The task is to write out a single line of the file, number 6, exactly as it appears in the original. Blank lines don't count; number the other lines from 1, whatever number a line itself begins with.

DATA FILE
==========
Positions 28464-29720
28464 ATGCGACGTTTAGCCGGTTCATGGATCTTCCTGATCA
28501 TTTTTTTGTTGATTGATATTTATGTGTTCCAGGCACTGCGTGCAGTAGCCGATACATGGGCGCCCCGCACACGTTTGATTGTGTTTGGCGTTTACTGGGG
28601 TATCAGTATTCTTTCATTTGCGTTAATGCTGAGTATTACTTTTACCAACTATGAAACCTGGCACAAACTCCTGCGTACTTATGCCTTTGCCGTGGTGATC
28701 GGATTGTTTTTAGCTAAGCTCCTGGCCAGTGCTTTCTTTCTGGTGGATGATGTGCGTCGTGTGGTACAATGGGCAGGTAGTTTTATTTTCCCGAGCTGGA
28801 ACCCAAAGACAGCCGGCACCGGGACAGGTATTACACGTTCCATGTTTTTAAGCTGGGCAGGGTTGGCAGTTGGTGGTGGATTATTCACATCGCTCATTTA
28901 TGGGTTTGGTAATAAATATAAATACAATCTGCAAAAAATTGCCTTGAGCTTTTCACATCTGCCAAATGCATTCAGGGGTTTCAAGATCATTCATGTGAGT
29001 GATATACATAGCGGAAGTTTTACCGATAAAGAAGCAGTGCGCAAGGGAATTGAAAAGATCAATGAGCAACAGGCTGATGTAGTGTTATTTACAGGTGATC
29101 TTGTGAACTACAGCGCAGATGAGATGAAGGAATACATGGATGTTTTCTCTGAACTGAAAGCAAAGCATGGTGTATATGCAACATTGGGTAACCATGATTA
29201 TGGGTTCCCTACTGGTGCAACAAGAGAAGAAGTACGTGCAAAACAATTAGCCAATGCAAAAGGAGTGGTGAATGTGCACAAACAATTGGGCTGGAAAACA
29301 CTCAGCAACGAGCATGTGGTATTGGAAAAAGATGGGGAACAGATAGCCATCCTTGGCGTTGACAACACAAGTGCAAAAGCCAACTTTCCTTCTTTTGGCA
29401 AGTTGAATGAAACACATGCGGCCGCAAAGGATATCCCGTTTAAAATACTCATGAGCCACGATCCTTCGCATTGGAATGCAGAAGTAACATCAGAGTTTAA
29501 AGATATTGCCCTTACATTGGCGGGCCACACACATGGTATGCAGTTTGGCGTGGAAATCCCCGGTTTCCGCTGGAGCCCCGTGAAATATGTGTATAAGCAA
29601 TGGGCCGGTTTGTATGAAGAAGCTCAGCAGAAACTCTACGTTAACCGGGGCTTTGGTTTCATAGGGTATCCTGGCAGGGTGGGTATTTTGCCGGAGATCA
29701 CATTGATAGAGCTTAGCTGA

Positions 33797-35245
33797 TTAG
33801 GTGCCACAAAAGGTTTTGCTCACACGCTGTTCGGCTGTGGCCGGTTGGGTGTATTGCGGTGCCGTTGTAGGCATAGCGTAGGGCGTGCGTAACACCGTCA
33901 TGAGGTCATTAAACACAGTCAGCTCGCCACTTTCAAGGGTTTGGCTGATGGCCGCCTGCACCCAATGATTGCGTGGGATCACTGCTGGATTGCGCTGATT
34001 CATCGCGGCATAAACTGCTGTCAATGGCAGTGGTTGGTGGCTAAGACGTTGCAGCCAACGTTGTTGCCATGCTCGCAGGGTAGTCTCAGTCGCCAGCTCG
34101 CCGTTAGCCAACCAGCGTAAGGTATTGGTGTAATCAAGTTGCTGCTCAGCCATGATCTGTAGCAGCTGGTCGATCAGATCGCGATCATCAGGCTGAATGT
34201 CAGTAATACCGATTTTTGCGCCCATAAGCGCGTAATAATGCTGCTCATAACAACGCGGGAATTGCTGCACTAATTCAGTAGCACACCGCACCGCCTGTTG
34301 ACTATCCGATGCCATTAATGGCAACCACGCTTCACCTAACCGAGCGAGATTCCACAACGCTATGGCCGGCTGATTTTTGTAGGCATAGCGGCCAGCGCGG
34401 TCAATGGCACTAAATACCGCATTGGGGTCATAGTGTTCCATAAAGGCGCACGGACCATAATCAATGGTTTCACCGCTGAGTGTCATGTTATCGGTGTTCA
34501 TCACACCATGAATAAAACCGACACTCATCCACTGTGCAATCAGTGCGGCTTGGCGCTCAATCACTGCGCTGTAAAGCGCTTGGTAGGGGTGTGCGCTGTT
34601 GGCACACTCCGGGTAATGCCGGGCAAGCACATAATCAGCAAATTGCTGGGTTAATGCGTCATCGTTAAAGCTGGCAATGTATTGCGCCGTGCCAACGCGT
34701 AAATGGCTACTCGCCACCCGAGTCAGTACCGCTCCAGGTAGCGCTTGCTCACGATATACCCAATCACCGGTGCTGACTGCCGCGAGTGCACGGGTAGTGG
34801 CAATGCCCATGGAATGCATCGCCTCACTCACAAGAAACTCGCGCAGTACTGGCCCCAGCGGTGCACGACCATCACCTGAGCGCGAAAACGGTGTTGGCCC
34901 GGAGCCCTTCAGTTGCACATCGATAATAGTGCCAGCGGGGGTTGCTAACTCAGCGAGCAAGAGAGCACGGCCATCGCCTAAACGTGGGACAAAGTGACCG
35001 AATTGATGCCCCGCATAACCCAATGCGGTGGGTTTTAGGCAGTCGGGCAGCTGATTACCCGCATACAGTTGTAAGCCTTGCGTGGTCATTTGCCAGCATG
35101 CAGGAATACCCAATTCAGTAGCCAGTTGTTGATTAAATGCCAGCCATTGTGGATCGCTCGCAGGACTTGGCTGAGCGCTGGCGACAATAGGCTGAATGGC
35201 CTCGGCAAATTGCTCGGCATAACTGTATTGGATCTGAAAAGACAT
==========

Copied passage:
28801 ACCCAAAGACAGCCGGCACCGGGACAGGTATTACACGTTCCATGTTTTTAAGCTGGGCAGGGTTGGCAGTTGGTGGTGGATTATTCACATCGCTCATTTA